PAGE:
BENGALURU (Aug 10): Asia's emerging currency and stock markets were mixed today as some improvement in Chinese factory data countered nervousness ahead of a round of trade talks between Washington and Beijing at the end of the week.
Malaysia's stock market was the biggest loser, down nearly 1%, with the country's big protective glove makers falling across the board.
Analysts cited profit taking after strong gains due to the coronavirus pandemic.
Trading was lighter than usual due to holidays in Japan and Singapore and moves in the region's currencies, which have been boosted over the past month by the broad weakness of the US dollar, were tight.
Both Malaysia's ringgit and Indonesia's rupiah eased around a quarter of a per cent.
"Asia-Pacific markets are looking at a cautious day's trading," said Michael McCarthy, a strategist at CMC Markets.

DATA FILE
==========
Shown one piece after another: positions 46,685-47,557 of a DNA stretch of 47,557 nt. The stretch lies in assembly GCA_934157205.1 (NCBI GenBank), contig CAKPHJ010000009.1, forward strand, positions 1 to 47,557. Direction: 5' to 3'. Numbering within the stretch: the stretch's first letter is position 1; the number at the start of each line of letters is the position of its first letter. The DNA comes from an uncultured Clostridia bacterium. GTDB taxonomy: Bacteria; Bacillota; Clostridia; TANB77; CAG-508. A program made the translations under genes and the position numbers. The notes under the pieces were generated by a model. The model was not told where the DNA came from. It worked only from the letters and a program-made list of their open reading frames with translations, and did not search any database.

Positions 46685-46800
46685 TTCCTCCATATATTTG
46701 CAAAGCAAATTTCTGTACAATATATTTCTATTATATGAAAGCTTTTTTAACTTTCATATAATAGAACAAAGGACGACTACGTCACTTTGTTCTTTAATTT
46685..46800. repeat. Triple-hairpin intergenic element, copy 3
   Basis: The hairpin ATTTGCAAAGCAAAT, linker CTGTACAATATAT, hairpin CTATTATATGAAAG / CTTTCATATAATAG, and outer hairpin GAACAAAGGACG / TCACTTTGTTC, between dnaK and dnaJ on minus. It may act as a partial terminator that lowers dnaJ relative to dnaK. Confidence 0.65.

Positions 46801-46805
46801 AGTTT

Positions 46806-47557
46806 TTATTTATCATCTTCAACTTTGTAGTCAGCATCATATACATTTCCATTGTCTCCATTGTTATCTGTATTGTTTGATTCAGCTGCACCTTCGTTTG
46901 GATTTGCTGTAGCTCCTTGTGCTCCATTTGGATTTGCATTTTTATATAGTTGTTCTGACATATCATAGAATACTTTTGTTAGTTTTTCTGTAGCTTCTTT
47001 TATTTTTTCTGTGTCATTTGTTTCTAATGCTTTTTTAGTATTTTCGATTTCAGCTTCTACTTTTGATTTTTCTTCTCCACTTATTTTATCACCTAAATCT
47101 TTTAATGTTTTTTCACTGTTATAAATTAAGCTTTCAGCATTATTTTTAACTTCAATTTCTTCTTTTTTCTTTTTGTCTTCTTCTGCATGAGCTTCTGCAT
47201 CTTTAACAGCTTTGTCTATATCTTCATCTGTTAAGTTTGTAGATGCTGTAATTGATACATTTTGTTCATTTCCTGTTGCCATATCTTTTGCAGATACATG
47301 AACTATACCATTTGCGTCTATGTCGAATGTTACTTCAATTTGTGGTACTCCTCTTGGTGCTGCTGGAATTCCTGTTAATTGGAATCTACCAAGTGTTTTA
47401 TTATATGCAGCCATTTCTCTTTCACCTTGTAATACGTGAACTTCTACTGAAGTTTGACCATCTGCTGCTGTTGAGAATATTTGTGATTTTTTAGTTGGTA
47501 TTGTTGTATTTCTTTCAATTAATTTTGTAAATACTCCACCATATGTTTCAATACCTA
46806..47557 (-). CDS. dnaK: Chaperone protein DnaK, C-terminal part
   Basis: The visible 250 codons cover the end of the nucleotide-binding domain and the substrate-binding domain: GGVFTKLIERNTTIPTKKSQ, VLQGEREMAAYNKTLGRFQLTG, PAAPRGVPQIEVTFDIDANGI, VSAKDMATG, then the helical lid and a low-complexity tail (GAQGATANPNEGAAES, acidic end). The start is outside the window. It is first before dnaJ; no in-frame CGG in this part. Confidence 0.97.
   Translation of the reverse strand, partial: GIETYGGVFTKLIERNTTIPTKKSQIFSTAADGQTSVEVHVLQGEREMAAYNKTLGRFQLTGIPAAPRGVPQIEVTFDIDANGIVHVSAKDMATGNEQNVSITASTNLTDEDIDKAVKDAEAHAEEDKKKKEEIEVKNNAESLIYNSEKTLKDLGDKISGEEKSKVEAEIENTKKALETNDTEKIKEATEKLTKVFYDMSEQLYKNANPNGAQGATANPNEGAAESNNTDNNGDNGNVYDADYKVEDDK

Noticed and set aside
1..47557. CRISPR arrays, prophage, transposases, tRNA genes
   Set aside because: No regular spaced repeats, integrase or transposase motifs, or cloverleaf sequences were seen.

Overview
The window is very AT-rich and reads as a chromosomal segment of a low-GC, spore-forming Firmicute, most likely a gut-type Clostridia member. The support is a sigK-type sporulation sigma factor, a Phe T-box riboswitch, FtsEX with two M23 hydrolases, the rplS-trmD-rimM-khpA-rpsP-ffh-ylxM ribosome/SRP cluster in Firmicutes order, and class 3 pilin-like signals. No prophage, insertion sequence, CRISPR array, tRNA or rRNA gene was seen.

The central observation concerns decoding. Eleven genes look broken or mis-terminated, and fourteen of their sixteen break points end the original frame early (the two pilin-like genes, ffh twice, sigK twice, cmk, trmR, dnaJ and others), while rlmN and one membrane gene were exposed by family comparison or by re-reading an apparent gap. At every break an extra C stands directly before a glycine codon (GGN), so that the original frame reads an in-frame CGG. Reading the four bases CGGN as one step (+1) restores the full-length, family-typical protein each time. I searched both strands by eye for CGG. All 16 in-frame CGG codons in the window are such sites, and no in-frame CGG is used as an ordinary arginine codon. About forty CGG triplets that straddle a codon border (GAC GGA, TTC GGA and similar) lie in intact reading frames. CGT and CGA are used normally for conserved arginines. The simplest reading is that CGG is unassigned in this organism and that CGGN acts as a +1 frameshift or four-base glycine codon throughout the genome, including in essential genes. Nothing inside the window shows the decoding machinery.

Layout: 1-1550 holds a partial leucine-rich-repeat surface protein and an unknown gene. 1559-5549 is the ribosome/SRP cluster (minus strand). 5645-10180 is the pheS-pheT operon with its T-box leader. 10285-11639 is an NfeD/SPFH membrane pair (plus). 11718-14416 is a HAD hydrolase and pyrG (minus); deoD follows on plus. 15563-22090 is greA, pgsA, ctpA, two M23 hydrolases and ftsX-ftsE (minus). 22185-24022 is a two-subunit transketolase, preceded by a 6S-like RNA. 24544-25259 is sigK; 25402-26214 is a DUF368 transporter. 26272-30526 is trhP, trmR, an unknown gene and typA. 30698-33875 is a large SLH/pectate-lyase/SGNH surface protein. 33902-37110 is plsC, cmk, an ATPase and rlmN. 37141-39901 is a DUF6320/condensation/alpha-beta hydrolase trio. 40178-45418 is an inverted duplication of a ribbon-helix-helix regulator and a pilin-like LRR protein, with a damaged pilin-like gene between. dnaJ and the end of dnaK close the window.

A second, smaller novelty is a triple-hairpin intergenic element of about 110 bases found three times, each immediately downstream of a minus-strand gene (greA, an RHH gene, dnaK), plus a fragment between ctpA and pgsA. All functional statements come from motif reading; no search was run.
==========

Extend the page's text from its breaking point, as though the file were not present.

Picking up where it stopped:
"Ongoing concerns about Sino-US relations, and the lack of bipartisan agreement on a US fiscal support package, are weighing on sentiment."
Morgan Stanley in a week-ahead note said the upcoming trade talks between the US and China this weekend would be the main risk event for emerging markets.
Chinese shares, however, edged higher as factory deflation slowed in July and industrial activity climbed back towards pre-Covid-19 levels.
The Chinese data helped send trade-sensitive South Korean stocks to a more than two-year high, led by a near 13% jump in Hyundai Motor shares.
Indonesia's three-year benchmark yield is up 5.3 basis points (bps) to 5.315%; Malaysia's 10-year benchmark yield is up 3.4bps to 2.532%.